Roy Stuart 1920-2013: TU football star, WWII veteran dies at 92
BY TIM STANLEY World Staff Writer
Sunday, March 03, 2013
3/03/13 at 5:41 AM
The Fourth of July event in Tulsa was billed as a celebration. But the actual mood - more thoughtful and subdued - can be detected in Roy Stuart's words.
"I want to thank God that I'm here," the young Tulsan observed soberly, according to news reports from 1945.
A former University of Tulsa football star who had played two years professionally, Stuart was home on furlough from World War II, having just two months earlier survived a Japanese kamikaze attack in the Pacific.
Many of his crew mates aboard the USS Bunker Hill had been killed.
So although the war in Europe was over, Stuart's feelings that Fourth in Tulsa were mixed, as they were for the rest of the crowd.
The war in the Pacific - as he and everybody well knew - was still going strong.
And for Stuart, he'd soon be going back to it. When his ship was repaired, he would return to help finish the job.
Roy J. Stuart Jr., a member of the TU Athletic Hall of Fame who after the war enjoyed a long career with Warren Petroleum Co. in Tulsa, died Wednesday. He was 92.
A service is set for 1 p.m. Monday at Kirk of the Hills Presbyterian Church. Ninde Brookside Funeral Home is in charge of arrangements.
A native of Shawnee, Stuart was a stocky lineman for TU. Playing both offense and defense as a two-year starter, he was a member of Tulsa's first bowl team in 1941.
From there, he went on to play in the National Football League in 1942-43 for the Cleveland Rams and Detroit Lions.
Stuart stepped away from football, though, when duty called.
In 1943, he enlisted in the Navy and was assigned to the USS Bunker Hill, an aircraft carrier.
The ship would render sterling service during the war, by the end collecting 11 battle stars.
But its service was almost cut short. On May 11, 1945, about 70 miles off the coast of Okinawa, two Japanese suicide planes in close succession plowed into the Bunker Hill.
Stuart, in an interview with the Tulsa Tribune after he returned home, described the scene: "One passageway was burning, and the other was jammed with shipmates escaping. It was the worst sight I ever saw in my life: fellows burning to death, suffocating, suffering from every kind of wound imaginable. I'll never forget it as long as I live, the horrible picture of destruction."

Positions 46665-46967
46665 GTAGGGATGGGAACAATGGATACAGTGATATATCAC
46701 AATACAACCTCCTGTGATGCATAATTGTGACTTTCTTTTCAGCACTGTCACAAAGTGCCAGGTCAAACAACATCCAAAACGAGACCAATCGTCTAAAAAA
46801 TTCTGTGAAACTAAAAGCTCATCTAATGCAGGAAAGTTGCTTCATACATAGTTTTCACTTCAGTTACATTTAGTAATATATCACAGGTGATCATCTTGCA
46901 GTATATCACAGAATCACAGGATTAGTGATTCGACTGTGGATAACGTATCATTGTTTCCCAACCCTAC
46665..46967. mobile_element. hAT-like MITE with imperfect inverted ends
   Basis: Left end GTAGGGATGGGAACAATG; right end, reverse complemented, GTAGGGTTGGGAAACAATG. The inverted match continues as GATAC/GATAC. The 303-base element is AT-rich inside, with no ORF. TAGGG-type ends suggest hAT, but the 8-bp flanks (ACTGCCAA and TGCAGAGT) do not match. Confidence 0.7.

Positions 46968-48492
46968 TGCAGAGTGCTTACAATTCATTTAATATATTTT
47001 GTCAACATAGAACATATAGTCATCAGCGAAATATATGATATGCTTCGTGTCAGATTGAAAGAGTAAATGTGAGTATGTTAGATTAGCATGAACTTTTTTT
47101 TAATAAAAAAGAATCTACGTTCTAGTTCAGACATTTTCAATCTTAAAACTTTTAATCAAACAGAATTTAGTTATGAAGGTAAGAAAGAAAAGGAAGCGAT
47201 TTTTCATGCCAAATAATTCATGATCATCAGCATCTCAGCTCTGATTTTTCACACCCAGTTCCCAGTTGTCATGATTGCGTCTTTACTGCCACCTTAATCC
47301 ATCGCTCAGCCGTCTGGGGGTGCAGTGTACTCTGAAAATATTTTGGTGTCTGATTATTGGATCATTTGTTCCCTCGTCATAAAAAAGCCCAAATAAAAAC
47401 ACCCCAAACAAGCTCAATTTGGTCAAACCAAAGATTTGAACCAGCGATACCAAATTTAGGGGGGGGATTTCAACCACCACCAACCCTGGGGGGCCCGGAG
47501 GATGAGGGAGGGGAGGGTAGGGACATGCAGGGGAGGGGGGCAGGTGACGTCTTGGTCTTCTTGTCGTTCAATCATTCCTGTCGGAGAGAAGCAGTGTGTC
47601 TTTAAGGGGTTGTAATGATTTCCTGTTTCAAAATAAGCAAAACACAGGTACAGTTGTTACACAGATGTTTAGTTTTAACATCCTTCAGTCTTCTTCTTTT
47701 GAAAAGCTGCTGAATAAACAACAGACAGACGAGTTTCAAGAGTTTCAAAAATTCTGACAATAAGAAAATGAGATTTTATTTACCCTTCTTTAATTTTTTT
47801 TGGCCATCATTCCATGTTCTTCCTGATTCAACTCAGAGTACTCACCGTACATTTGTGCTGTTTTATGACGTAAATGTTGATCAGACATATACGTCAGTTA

Nearly 350 died in the attack.
Unharmed, Stuart helped pull men from the water.
They put out the fires, and though the ship was badly damaged, it managed to make it to safety.
During his furlough in Tulsa afterward, Stuart stated that, given the enemy's tenacity, he believed there could be no quick end to the war.
But he didn't know then about the atomic bomb. A few weeks later it would bring the conflict to a dramatic conclusion.
Finishing his service in 1946, Stuart played another year in the NFL for the team that became the Buffalo Bills.
Back in Tulsa, he went to work for Warren Petroleum and became district sales manager.
Named to TU's Athletic Hall of Fame in 1993, Stuart was a regular at TU home games with his brother, Bobby Jack Stuart, who also starred in football at TU, as well as for Army.
He also kept up with the NFL teams he once played for, and a few years ago attended a Buffalo Bills reunion.
Family members remember Stuart as chivalrous.
"He always opened the door for a lady or stood up when one entered the room," said his nephew, Bob Stuart Jr. of Tulsa. "His favorite goodbye when a woman left was 'Stay sweet.' "
But even the perfect gentleman has a mischievous side.
A fan of limericks, Stuart liked to memorize and share them, "some G-rated, some not. But nothing too over the top," his nephew said. "You knew you were always in for a lot of laughs with him."
Stuart was preceded in death by his wife, Carolyn; a son, Steven; and a sister. Survivors include three children, Scott Stuart, Roy Stuart III and Nancy Stuart; eight grandchildren; and his brother, Bobby Jack Stuart.
Original Print Headline: TU football star, WWII veteran dies at 92
Tim Stanley 918-581-8385
Roy Stuart: His nephew said Stuart's favorite goodbye to women was "stay sweet."